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Making cyberspace safe for children | #cybercrime | #computerhacker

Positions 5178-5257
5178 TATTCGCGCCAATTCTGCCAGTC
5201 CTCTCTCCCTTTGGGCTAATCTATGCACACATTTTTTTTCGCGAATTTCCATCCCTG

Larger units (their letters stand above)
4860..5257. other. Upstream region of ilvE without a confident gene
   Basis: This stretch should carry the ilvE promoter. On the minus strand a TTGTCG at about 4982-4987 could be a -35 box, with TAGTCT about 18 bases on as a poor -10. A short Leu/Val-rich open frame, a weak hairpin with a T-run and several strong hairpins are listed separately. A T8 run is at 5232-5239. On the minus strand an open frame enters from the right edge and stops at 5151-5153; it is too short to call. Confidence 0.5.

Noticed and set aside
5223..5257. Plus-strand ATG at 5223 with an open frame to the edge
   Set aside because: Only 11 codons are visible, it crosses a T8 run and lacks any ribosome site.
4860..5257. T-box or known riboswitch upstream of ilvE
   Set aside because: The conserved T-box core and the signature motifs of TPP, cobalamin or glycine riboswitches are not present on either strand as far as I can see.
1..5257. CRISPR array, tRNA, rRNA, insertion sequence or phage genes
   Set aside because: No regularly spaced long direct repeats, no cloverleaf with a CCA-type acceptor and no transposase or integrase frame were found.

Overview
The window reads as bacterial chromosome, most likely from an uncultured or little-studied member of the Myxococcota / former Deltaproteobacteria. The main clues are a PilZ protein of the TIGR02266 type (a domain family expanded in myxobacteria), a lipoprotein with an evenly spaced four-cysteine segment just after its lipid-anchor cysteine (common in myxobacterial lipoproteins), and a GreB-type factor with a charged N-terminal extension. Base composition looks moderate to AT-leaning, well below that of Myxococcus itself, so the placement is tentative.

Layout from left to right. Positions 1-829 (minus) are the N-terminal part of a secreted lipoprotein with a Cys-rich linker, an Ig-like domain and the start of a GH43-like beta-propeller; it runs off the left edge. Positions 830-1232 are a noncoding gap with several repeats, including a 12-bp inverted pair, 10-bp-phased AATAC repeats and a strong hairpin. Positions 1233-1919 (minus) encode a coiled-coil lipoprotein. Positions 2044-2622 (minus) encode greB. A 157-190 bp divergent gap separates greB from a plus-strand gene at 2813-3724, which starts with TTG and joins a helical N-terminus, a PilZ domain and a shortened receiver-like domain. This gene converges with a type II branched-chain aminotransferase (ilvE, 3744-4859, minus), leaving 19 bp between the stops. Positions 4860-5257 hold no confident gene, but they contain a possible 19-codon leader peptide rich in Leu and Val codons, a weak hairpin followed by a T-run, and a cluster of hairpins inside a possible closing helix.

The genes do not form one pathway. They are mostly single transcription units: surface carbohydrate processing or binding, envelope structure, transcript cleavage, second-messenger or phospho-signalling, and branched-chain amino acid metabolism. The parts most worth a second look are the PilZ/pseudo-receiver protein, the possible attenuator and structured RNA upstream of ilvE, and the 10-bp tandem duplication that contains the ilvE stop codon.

The alarming rise in cybercrimes against children in India is a cause for grave concern for parents. The National Crime Records Bureau’s data shows that cybercrime against children in the country has increased more than four times, from 306 cases in 2019 to 1376 cases in 2021. While stringent laws have been enacted and enforced against perpetrators of cybercrimes, a massive awareness drive among parents, school authorities, and educators is required to protect children from cybercrimes against them. The government attributes the rise in cybercrimes against children to the expansion of the internet and more people accessing it. Internet-based teaching and learning have huge educational benefits for children. This necessitates creating an enabling ecosystem for them to get easy and affordable access to such digital content to enhance their knowledge base. The Central government’s policies envisage an Open, safe, trusted, and accountable internet for all users, while the Information Technology Act, 2000 (“IT Act”) includes provisions for making cyberspace safe and accountable for children. Section 67B of the IT Act penalises the publishing or transmitting of electronic material depicting children in sexually explicit acts, the creation of text or images, the collection, seeking, browsing, downloading, advertising, promotion, exchange, or distribution of electronic material depicting them in an obscene, indecent, or sexually explicit manner, cultivating or enticing or inducing them to online relationships with other children for sexually explicit acts or in an offending manner, facilitating their online abuse, and electronically recording abuse pertaining to sexually explicit acts with children. The Act says such an offence is punishable with imprisonment of up to five years on first conviction and seven years on subsequent conviction, along with a fine of up to ten lakh rupees, and is a cognizable offence. The ‘Police, being a state subject, are primarily responsible for the prevention, investigation, etc., of such cybercrime against children, and state police departments take preventive and penal action as per law in respect of such crimes. The Information Technology (Intermediary Guidelines and Digital Media Ethics Code) Rules, 2021, is another legal provision for the central and state governments to deal with cybercrimes with synergy. These rules require internet intermediaries, including social media intermediaries, to make reasonable efforts to cause the users not to host, display, upload, modify, publish, transmit, store, update, or share information that is harmful to children, obscene, invasive of another’s bodily privacy, or violates any law. They are also required to provide information or assistance for prevention, detection, investigation, or prosecution under law in a time-bound manner within 72 hours upon receipt of an order from an authorised government agency and to put in place a mechanism facilitating the raising of a grievance against the publication of such prohibited content and resolve such complaints of violations of rules within 72 hours. Besides, the National Cyber Crime Reporting Portal ( enables citizens to report complaints pertaining to all types of cybercrimes, with a special focus on cybercrimes against children, while the Indian Cyber Crime Coordination Centre (I4C) set up by the Ministry of Home Affairs deals with all types of cybercrime, including cybercrime against children, in a coordinated and comprehensive manner. Government measures to combat cybercrime against children include blocking websites containing child sexual abuse material based on Interpol lists obtained through the Central Bureau of Investigation and requesting Internet Service Providers to educate their subscribers about the use of parental control filters. While these measures are related to actions by law enforcement agencies after the cybercrime has been committed, educating parents and children on the safe use of the internet is of paramount importance to shield them from perpetrators and prevent such cybercrimes. Parents and teachers must ensure that children use the internet to access information only under their guidance and supervision. Every school providing students access to the internet for smart classes must ensure that effective firewalls, filtering, and monitoring software are loaded on all computers used in schools, as directed by the Central Board of Secondary Education guidelines on the safe and secure use of the Internet. Many parents are seen providing smartphones to their minor children to keep them busy so that they can browse the internet or use the smartphone undisturbed. Those children browse the internet without parental guidance, which exposes them to cybercriminals on the prowl. Awareness campaigns are run through social media networks and other channels of communication. An impact analysis of such an awareness drive, if carried out periodically, will help identify the gaps that exist and need to be removed. “Likes fade, but the digital scars remain. Shield your child from the perils of sharing. Be mindful of what you share about your child on Social media is an effective campaign run by the Assam Police, and wider dissemination of such a campaign will caution parents to be extra careful.


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